A .22 and a 30-06 will do anything that needs to be done in North American and much of the world.

I would have to respectfully disagree on the "near ballistic twin" to the 30-06. In my blog I have stated that the 7mm Rem Mag and 300 Weatherby have wounded more game than any other caliber I have experienced. The .308 comes in #3, probably for different reasons than #1 and #2. (My post on .308 is still in draft.)

With a well-placed shot though, they all work well.

Great post. Have a fun while in Tennessee.

hodgeman said...

I knew that comment would stir some debate! I developed a love for the .308 Winchester while primarily hunting deer or caribou. The one advantage the .30-06 has is with heavy bullets and I think on elk it would be a real advantage although I'll defer to you on that one. Even though moose are bigger than elk, more experienced hunters tell me elk are a fair bit tougher and that moose are relatively soft for their size as well as typically shot at closer range.

In the 150-165gr range I'm not sure there's much to choose from between them though. I really like the Hornady Light Mags with 165 Interbonds in the .308 but if I were looking for an elk I'd probably take my .300 with 180 Partitions and shoot carefully.

I'm looking forward to reading your thoughts on the .308 Winchester.

I'm also looking forward to hearing something about what Al uses on hogs as I'm completely unfamilar with shooting those.

Good hunting you guys!

tom said...

.177 Air Rifle of High Quality (Not olympian stuff but good enough to headshot small game and birds).

.22LR Rifle. Mixed feelings on autoloader vs bolt. Own and have owned many of both, both work. Suppose it depends on the context of this is a survival situation or just a minimum hunting battery and apply that caveat to all my choices.

.30-30 Contender PISTOL for close in brush hunting up to deer size game.

One of the .3xx mags. I'd need to know where I was expected to be living and hunting to pick which one. Most likely .375H&H.

11-48 Rem 12, because I like their balance and they're rugged and reliable.

Nothing wrong with .30-06, and I have a few, but for whatever reasons of upbringing and hunting experiences, it's never been a personal favorite nor has it ever been anything I disliked. It's just for the littler stuff I'd rather use .30-30 and bigger stuff I like the .3xx magnums.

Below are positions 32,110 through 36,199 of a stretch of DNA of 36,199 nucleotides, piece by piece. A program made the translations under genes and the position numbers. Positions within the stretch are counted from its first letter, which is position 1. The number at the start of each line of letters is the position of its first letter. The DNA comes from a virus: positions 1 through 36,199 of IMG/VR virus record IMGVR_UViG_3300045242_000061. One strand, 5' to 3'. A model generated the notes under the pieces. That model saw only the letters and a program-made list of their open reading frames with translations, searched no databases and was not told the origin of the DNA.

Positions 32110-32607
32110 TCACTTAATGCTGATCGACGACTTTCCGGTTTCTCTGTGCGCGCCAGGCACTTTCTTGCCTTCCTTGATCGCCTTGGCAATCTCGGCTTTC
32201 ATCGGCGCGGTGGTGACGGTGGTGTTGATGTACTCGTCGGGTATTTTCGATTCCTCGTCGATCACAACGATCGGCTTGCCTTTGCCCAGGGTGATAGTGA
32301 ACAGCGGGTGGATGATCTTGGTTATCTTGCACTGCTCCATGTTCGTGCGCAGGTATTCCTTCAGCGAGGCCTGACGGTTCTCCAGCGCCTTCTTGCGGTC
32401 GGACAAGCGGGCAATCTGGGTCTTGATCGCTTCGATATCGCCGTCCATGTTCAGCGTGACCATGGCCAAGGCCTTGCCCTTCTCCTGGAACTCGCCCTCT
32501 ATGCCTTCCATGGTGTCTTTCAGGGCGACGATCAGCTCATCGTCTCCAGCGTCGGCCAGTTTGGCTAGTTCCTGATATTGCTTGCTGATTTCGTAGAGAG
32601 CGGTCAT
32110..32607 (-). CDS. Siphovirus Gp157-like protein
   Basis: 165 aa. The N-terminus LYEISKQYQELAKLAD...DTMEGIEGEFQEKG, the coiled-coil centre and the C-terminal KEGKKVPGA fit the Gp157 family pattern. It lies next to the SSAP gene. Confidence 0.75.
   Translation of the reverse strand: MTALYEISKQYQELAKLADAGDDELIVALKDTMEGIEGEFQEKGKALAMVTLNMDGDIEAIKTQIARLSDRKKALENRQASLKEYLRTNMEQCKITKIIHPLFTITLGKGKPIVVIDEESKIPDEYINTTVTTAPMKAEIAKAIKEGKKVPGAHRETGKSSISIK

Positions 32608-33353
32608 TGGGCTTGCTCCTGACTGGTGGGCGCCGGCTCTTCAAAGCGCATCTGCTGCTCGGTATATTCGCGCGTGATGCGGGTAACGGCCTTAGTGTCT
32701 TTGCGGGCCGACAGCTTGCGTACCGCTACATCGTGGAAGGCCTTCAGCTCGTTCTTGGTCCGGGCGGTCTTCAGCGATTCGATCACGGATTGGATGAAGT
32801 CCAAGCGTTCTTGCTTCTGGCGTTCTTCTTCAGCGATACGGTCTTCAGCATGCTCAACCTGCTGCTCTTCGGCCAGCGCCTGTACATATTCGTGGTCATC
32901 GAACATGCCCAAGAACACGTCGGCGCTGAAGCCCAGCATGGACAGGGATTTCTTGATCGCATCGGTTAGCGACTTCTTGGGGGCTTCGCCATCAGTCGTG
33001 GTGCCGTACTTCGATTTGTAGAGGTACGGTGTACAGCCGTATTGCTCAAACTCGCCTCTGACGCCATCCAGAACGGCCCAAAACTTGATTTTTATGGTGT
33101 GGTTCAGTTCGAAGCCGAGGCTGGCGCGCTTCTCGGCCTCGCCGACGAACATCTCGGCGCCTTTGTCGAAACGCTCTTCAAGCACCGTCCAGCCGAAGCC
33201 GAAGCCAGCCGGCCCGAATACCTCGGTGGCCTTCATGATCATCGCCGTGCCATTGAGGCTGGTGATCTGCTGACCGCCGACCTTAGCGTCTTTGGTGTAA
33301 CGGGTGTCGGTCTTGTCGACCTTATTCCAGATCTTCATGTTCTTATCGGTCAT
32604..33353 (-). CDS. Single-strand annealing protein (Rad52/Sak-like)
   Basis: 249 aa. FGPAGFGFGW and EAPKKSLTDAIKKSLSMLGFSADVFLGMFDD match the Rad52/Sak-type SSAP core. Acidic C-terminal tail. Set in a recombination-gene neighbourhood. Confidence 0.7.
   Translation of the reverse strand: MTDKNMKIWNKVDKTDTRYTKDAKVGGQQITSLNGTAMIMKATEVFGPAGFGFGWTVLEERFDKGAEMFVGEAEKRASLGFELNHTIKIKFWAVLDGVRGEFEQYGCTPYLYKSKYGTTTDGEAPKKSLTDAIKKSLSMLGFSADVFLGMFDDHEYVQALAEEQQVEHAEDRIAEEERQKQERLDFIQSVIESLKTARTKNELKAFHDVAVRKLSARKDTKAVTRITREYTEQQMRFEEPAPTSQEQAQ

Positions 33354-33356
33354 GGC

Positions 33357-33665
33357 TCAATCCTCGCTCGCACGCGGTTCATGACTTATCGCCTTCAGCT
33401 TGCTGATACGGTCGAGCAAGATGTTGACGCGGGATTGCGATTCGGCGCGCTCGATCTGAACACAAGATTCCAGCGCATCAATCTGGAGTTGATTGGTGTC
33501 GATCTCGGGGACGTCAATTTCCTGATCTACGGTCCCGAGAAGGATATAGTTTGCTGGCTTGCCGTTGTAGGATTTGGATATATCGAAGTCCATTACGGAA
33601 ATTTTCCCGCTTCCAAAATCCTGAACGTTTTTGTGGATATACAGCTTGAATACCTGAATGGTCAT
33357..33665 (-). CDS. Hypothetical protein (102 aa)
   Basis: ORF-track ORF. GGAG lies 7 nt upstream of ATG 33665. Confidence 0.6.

Any choices you make are going to be compromises.

Whether or not a person is a reloader is a significant question too, as to what might be ideal and affordable.

I like .338Winnie or .375H&H for hogs but plenty of friends/acquaintances use .30-30 and .25-06 for hogs with no problems. It all comes down to shot placement and hunting styles. If you're going to hunt hogs from a blind over a feeder, most anything reasonable works if you can shoot. If you like to stalk through the brush and trees and often are presented with a snap shot on a running hog, where shot placement will often be less than ideal as you don't have much time to set up the shot, I like my .338s and .375s. Leave more room for placement error and still usually anchors the animal because I don't like blinds. My .338 Winnie Garand works nice on runners. That's what I bought it for. I'm fast with a bolt but not as fast as a Garand bolt that doesn't need my help.

Everybody has their own opinions and everybody has a different arsenal.

R. Gabe Davis said...

It is my opinion that the 30-06 (my favorite by the way) gained its popularity by being only slightly more expensive than the much less effective 30-30. 308's seemed exotic to me in the 80's and all the problems with the 30-30(range in particular) could be solved by the 30-06 at only a little more investment. You can still by a good Savage 30-06 (710 model) for less than most of the other guns you spoke of. price and performance made that caliber king of the middle class.

hodgeman said...

I mentioned that I thought the .30-06 gained popularity by circumstance rather the overwhelming merit. One of those circumstances is the fact that the US Gov't sold millions of surplus rifles at fire sale prices with ammo to boot. Heck you can still get a CMP Garand believe it or not.

So I think that cost was certainly a factor in its popularity and as a real bonus its also very effective!

Charlie Smith said...

I have had just about them all, and my favorite is a .308 BLR,"Staghammer", I have killed all sorts of everything with it, it is my go to rifle; fast into action, quick for a seldom necessary repeat shot, plenty accurate for the purpose, light to carry and short to handle.
I have had, do have now, 30-06s, I have never noticed much difference in killing power except perhaps with heavier bullets and a frontal shot.
I prefer the .22 magnum to the .22 lr, since they have changed the legislation here in Ontario so that I can hunt small game with it in moose or deer season. It out ranges and kills better than the long rifle in a package that is practical no bigger.